Liberia: Latest News
Peter Pedroncelli, 7:36 am
President Donald Trump’s proposed plan to cut foreign aid funding to African countries by 28 percent provides an opportunity for nations such as Liberia to stand on their own and take responsibility for the well-being and future of their people. In March the American president unveiled a plan to cut funding for the State Department and USAID. The budget proposal will see a massive cut in funding to African beneficiaries, with West African nations such as Liberia set to lose out on a significant amount of aid from the U.S.
Dana Sanchez, 4:58 pm AFKI Original
African exploration took a hit the last two years. Eni’s success shows it’s not over. Eni is Africa’s leading gas producer. With an oil sector less than 10 years old, Ghanaian companies have limited experience providing tech services to offshore operators. GE says it plans to provide training and support for the local oil and gas supply chain, and SMEs. GE’s new Ghana facility is already supporting Eni. Eni’s exploration success rate is the envy of its peers. Most of Eni’s oil finds were discovered in the last decade, mainly in Nigeria, the Congo, Ghana and Angola.
Dana Sanchez, 10:15 am
Many migrants who make it to Italy don’t tell friends and family about the hardship. A campaign that exposes the realities is now targeting potential African migrants on social media in 15 West and Central African countries — where most arrivals in Italy originate. Posts on Facebook, Twitter, YouTube and Instagram give testimonials created by migrants in multiple languages. All end with the warning, “Be aware, brother” and “Be aware, sister.” A record 181,000 migrants crossed the Mediterranean in 2016 on flimsy boats operated by smugglers. Of those, 25,000 were mostly unaccompanied children. Arrivals in Italy are up 66% so far in 2017.
Dana Sanchez, 12:35 pm
Facebook beat Wall Street expectations for sales and user growth in the fourth quarter of 2016, and it credits Internet.org, its free basic version of the internet in developing countries, for helping make that happen. It added more users worldwide in the fourth quarter than any quarter since the company went public in 2012. Founder Mark Zuckerberg’s vision is to get more Africans online. “This isn’t a purely altruistic venture,” an analyst said. Internet.org, is available in 23 African countries through partnerships with mobile operators.
Kurt Davis Jr., 10:23 am AFKI Original
French cosmetics company L’Oreal has invested in organic beeswax in Mali, the surprise country for 2017. Economic growth should hover around 5-to-6 percent this year as agricultural production strengthens. Lack of investment or interest in the country in recent years means there are unexploited opportunities with many investors still sitting on the sidelines. Opportunities exist in cashews, biofuels, shea butter and cotton. This year should see some investors put cash into the country, especially in agriculture.
Dana Sanchez, 3:49 pm
A former Spanish colony, Western Sahara is the last unresolved African case on the U.N. Committee on Decolonization. The debate on readmitting Morocco to the A.U. was “an emotional call for the fight against colonization.” South Africa and Algeria were opposed. Liberian President Ellen Johnson-Sirleaf said Morocco’s acceptance back into the A.U. was the will of the majority of member countries. Resolving the Western Sahara question will have to wait for another day. “Africa wants to speak in one voice. We need all African countries to be a part of that voice,” she said.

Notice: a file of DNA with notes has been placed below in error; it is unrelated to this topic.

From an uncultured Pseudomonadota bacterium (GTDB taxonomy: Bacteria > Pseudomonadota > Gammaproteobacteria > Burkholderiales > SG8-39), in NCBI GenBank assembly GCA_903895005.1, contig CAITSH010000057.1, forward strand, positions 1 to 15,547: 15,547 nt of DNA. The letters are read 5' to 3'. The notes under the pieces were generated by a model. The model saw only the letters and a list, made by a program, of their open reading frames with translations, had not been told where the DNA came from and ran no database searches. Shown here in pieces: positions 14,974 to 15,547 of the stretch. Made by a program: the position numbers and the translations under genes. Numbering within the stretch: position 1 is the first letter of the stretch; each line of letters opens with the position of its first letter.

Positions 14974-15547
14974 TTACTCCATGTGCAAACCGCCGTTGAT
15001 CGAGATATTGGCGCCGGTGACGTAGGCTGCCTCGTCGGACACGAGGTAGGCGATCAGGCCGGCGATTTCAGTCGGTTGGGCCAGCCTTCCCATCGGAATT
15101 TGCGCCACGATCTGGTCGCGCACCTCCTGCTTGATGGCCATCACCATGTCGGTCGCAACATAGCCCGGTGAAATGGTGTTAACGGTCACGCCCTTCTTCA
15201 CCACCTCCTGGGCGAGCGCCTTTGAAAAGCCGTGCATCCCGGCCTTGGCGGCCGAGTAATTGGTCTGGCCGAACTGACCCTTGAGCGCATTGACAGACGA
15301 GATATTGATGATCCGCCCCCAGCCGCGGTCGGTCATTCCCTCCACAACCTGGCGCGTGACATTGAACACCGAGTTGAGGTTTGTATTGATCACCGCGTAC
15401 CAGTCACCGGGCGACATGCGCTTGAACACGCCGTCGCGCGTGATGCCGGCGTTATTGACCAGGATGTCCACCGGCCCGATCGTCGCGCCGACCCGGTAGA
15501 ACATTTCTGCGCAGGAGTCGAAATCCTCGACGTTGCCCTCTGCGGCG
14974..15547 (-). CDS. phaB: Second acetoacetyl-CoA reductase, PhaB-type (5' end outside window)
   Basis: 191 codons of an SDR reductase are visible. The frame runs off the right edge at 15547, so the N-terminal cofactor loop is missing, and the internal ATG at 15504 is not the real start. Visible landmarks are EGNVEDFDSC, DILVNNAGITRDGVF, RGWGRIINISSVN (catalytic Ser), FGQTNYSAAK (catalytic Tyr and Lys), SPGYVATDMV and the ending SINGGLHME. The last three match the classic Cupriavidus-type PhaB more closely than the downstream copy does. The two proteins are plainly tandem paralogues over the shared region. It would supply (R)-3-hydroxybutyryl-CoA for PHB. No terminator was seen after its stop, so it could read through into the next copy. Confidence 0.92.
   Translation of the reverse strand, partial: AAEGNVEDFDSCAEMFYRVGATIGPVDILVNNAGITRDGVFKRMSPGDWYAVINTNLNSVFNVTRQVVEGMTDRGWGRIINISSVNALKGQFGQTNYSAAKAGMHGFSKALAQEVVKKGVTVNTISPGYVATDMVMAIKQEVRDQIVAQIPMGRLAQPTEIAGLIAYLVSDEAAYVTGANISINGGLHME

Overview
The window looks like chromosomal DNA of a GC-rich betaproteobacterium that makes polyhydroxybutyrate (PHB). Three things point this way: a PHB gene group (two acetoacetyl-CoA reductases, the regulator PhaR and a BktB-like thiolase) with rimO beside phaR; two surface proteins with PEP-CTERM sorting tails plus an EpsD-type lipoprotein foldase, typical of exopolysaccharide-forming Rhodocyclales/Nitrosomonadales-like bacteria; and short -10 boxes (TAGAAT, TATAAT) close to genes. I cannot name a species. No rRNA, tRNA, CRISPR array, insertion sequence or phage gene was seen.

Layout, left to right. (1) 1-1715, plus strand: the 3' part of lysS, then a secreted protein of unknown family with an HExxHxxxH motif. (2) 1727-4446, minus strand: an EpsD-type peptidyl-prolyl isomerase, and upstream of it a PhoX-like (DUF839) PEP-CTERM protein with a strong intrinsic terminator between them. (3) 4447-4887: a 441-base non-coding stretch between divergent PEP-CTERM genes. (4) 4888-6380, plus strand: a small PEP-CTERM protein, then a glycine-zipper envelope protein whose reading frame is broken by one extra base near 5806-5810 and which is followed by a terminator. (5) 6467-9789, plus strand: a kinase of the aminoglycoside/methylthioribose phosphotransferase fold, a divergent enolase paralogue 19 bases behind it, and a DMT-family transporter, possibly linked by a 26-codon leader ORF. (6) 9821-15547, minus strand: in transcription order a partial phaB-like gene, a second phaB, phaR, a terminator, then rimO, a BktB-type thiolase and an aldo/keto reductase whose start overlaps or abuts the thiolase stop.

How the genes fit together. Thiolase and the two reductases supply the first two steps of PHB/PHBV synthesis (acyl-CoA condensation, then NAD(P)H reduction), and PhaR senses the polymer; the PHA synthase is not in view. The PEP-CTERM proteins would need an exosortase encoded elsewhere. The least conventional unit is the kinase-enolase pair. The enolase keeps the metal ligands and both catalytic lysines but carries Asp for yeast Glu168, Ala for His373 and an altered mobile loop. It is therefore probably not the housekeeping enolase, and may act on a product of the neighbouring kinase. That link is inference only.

Dana Sanchez, 11:09 am
ECOWAS is credited with persuading Gambian dictator Yahya Jammeh to give up power. If there’s a lesson to be learned, it’s that it takes some external persuasion to remove a dictator. “Forget Trump,” a commentator said. “We in Africa were watching the Gambia and the drama there as African leadership for once, stood up to a tyrant and insisted he respect the outcome of an election.” This regional intervention represents a paradigm shift in African governance, an exiled Zimbabwean judge said. It’s no longer dictatorship as usual in Africa.
Dana Sanchez, 1:15 pm
Tourism has been the fastest-growing sector of The Gambia’s economy until now, accounting for 18-to-20% of the country’s revenue. The country, population about 2 million, is marketed to vacationers as “the smiling coast of West Africa.” In the wake of the current political unrest, tourism revenue will likely fall 50%, a stakeholder said. The sector will have to rebuilt just as it was after the 1994 coup that brought longtime ruler Yahya Jammeh to power. “I feel sorry for everybody here,” an evacuating Brit said. “It’s going to take years for tourism to pick up again.”
Staff, 3:13 pm
Morocco’s investment in sub-Saharan Africa the past decade represents 85% of its overall foreign direct investment stocks. The story of its national carrier, Royal Air Maroc, testifies to its expansive economic ambition on the continent. Morocco has expanded economic ties with many African countries through trade and investments since it left the African Union. It now seeks to return to the A.U., boost these ties and settle the unresolved matter of the Western Sahara. It has support of 28 African countries. Leaving the A.U. was a “strategic mistake,” a stakeholder said. “Africa is our natural home.”
Staff, 1:38 pm
A four-page list of Africa-related questions from Trump’s transition team to the State Department suggests a U.S. pullback from development and humanitarian goals but not necessarily from trade. How does U.S. business compete with others in Africa? Are we losing out to China? How much U.S. funding is stolen due to corruption? Why should we spend these funds on Africa when people are suffering in the U.S.? Americans believe the U.S. spends 25% of its budget on foreign aid. In reality it’s closer to 1%.
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